?

Log in

No account? Create an account
reading tiger

It is official: I need bifocals.

The biggest psychological obstacle to getting progressive lenses for me wasn't the need to acknowledge aging or anything like that. (My very blunt optometrist: "Yeah, sometimes I have to do a little therapy on the side.") I've had glasses since I was in second grade, a change in prescription isn't such a big deal. It's this:

I am going back to plastic frames.

Metal frames (and smaller lenses) were a mark of adulthood for me. My parents always bought me plastic frames because they were cheaper and more durable both.

I know that plastic frames have made a big nostalgic-ironic comeback in the last few years and that they are actually tres fashionable and au courant, but I do not do fashion; I do style. I had to rejigger my style today while ordering my new glasses-to-be. I was ready for the diagnosis, but not the treatment.

(Not to mention the fact that choosing a new frame style brings up gender stuff, too. I think I negotiated that fairly well this time around, but I never look forward to having to do it.)

I made my peace with plastic frames (and larger lenses) this afternoon. But I'll tell you one thing -- I am never going back to tortoiseshell pattern. I will go back to not being able to see the lines on my palm before that.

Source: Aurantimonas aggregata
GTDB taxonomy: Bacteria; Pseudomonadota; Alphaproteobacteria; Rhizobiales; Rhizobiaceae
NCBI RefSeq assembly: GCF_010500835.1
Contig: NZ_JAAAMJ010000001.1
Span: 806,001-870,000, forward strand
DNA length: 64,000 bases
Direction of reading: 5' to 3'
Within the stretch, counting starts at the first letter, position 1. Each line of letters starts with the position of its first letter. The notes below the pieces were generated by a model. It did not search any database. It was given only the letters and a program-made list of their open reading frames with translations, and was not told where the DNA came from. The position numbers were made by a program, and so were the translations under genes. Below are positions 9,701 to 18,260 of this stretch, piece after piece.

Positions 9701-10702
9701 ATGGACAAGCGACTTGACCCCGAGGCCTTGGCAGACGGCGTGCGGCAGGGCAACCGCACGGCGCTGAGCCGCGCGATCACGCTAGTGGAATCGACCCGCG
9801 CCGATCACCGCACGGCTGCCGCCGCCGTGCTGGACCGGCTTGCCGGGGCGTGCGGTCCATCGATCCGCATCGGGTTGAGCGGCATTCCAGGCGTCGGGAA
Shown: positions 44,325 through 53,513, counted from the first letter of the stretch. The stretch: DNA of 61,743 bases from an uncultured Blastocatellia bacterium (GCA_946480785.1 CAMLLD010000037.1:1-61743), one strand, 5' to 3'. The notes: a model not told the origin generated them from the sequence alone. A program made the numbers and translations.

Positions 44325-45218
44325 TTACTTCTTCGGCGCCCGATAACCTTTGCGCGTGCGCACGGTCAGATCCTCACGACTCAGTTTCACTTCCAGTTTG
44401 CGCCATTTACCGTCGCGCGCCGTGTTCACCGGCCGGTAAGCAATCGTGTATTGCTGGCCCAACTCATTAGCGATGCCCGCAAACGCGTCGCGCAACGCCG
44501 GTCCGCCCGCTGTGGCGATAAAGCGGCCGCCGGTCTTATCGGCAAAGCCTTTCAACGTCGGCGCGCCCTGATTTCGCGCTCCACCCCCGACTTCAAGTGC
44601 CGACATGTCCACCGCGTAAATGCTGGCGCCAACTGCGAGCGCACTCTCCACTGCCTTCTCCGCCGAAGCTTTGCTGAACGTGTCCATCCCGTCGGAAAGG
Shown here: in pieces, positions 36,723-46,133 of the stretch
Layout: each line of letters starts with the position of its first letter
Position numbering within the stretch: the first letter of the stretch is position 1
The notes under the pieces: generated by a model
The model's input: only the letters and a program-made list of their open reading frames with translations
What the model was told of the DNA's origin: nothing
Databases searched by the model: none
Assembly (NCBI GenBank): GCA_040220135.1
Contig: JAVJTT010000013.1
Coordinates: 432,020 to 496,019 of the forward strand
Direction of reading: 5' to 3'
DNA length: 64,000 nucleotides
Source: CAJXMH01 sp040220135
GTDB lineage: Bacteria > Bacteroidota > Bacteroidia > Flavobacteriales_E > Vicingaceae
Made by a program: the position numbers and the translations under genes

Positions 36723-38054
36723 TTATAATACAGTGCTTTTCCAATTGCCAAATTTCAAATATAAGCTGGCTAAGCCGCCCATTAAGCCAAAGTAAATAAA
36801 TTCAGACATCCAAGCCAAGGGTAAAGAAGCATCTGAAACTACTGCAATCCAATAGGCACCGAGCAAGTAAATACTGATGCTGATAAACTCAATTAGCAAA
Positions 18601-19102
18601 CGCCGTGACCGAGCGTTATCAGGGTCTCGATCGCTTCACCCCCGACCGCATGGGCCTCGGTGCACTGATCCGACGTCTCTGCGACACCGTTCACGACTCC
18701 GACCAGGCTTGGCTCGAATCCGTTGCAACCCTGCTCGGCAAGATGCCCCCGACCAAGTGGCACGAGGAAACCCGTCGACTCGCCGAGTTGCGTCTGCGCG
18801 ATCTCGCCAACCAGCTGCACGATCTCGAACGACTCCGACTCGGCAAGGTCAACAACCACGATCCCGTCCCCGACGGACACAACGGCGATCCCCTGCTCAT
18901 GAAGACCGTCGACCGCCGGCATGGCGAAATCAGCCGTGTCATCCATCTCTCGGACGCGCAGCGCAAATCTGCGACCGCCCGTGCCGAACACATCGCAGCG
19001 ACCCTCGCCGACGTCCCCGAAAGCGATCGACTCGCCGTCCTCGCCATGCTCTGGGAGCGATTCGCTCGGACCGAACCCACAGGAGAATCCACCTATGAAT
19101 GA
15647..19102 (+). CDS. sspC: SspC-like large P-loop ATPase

Comments

My trifocal progressives have been graceful wire frames the whole time. Why did they say you had to get plastic frames?

(my old-old glasses I'm wearing for a stopgap while I'm waiting for some miracle or other to deliver new glasses to me are dark blue plastic but I think I had gotten them on a whim. I don't remember actually wearing them before this)

The minute I hit forty I started getting the bifocals talk. The first time I had a guy explain them to me, I was confused. "Do I need these now?" I asked.

"No, but you will soon," the fellow said. "We just like to get this conversation started early."
They didn't say I had to, but I think that due to style, weight and "what's in stock" issues they steered me toward them, and I acquiesced. Basically, I think when the lenses are in such a strong prescription as mine, they look bad in thin metal frames, and metal frames sturdy-enough-looking are heavy enough to give pause. I've gotten away with non-clunky metal frames for the past two decades by having lenses that are too small, surface-area-wise, to accommodate progressives.
I can't speak to your specific prescription, but my husband has -11 plus correction for astigmatism and wears progressives in wire frames, so if you're in that zone, you may be able to find wire frames you like for your next pair of progressives. It did take some looking! He shares your belief that most metal frames don't suit thicker lenses, but found some he liked eventually.